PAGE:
The author blames the Land Use Act as another imposition that the government has used to expropriate the lands of the people leading to the award of oil blocs and oil mining licences to private individuals and private portfolio corporations connected to the powers – that be. The activities of all these groups have had devastating effects on the environment. It is so discomforting that even with these licences which turn into billions of dollars, there is no reasonable evidence of their presence in the affairs of the people. And in an attempt to address these genuine grievances of the people, statutory interventionist bodies have been created but there is nothing to show for it as these bodies have become a cesspool of corruption.
Having resolved the riddle of the oil thief and the impact on the ecosystem of the Niger Delta, the story returns to General Buba who is still in Aso Rock Villa as the guest of the President and Commander-in-Chief. In the end, apparently arising from the security report on the Niger Delta written and presented to the President by the General, the latter is appointed Commander, Guards Brigade. It is hoped that with this appointment, a new lease of life would be ushered in the Niger Delta with a view to truly developing the area. It is also expected that the lessons taught the General by the vibrant and activist Wokolo would not be in vain. This is because the voice of Wokolo pricks the conscience of the General and by extension other looters and violators of the Niger Delta environment.
What crystalises from the foregoing is a deliberate attempt by HRM, King Dakolo to expose the environmental terrorism and allied extreme socio-economic and health concerns affecting his people. It is noteworthy that a traditional ruler is so much concerned about the death knell placed on the entire Niger Delta by profit-making multinational corporations and the Nigerian state. Many traditional rulers work in cahoots with these forces to enrich themselves to the detriment of their people and communities but in the case of King Dakolo, he is using his education, military exposure, political and legal awareness, contacts and every good value at his disposal to fight environmental and social injustices that the politics of oil and gas has brought to bear in the Niger Delta.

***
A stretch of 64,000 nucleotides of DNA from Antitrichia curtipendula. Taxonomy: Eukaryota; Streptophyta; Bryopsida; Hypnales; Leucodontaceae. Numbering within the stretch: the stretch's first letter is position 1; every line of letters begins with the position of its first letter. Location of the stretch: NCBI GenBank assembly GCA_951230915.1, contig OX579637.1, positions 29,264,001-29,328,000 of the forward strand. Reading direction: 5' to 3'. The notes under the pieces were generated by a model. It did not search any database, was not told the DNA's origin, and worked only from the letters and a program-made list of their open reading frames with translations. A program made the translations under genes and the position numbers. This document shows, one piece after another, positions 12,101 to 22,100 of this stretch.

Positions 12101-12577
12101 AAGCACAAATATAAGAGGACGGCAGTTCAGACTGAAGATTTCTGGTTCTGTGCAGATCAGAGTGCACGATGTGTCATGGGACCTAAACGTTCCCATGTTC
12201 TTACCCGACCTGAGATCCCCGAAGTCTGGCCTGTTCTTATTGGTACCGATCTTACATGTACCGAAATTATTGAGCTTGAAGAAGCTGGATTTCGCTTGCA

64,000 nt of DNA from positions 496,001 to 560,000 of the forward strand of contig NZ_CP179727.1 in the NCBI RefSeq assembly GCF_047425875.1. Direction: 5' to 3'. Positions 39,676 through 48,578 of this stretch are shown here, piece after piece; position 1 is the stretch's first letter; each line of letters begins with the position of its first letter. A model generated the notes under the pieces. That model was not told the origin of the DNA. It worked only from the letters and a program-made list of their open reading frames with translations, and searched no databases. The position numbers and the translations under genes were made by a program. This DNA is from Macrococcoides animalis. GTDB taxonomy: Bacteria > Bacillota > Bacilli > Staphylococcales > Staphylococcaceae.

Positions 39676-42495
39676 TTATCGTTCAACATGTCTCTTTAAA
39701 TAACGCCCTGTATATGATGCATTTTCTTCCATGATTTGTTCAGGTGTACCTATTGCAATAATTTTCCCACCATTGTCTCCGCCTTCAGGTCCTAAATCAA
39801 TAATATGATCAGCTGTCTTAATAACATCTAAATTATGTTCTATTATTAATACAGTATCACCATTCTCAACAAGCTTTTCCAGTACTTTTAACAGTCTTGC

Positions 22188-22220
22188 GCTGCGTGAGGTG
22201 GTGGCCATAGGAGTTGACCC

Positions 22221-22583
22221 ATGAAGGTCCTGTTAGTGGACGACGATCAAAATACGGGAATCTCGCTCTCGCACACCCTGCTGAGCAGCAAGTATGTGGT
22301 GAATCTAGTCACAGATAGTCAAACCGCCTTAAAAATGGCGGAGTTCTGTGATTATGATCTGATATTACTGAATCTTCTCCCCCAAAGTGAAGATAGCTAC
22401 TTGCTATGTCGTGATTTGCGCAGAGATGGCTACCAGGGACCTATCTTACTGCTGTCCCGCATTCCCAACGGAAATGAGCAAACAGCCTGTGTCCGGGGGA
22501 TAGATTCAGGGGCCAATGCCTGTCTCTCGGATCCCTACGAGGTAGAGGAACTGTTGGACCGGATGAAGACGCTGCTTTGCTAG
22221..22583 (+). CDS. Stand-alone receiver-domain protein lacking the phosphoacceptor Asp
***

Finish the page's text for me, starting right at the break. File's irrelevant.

What comes away from the reading of this book is the irrefutable fact that Nigeria exists because of the continuous flow of oil and gas and that the moment these resources cease to flow, those who talk glibly of Nigeria’s indivisibility and indissolubility will change their mantra to that of “the task that must be done is to allow for the unbundling of the country”. This is indeed, a soul-searching and soul-stirring exposé of what Ike Okonta in his book, When Citizens Revolt (2008) describes as the Big Oil. But can those who exploit the people and destroy their environment listen to the cries of the people and their foul mood?
The Riddle of the Oil Thief is no doubt a postmodernist work which brings on board a potpourri of photographic, cinematographic, and other diverse academic and historical materials including published documents to demonstrate that the concerns of the author are by no means a fluke. The work is a clarion call on the entire humanity to come to the aid of the victims of an industry working in cahoots with the Nigerian state and their internal collaborators to cause pain and death on the Niger Delta people to take action.
Given the robustness and profundity of The Riddle of the Oil Thief, it is recommended for those in the Social Sciences, Law, Literary Studies, Military Science, Security Studies, Strategic national institutions and Think-Tanks and even those in the core Sciences. This is because, the author, even though a trained Chemist, is aware of his world arising from his rounded intellectual exposure. The King has become a campaigner who is dealing and hitting at the heart of the Niger Delta crisis. For the King, it is morning yet on creation day!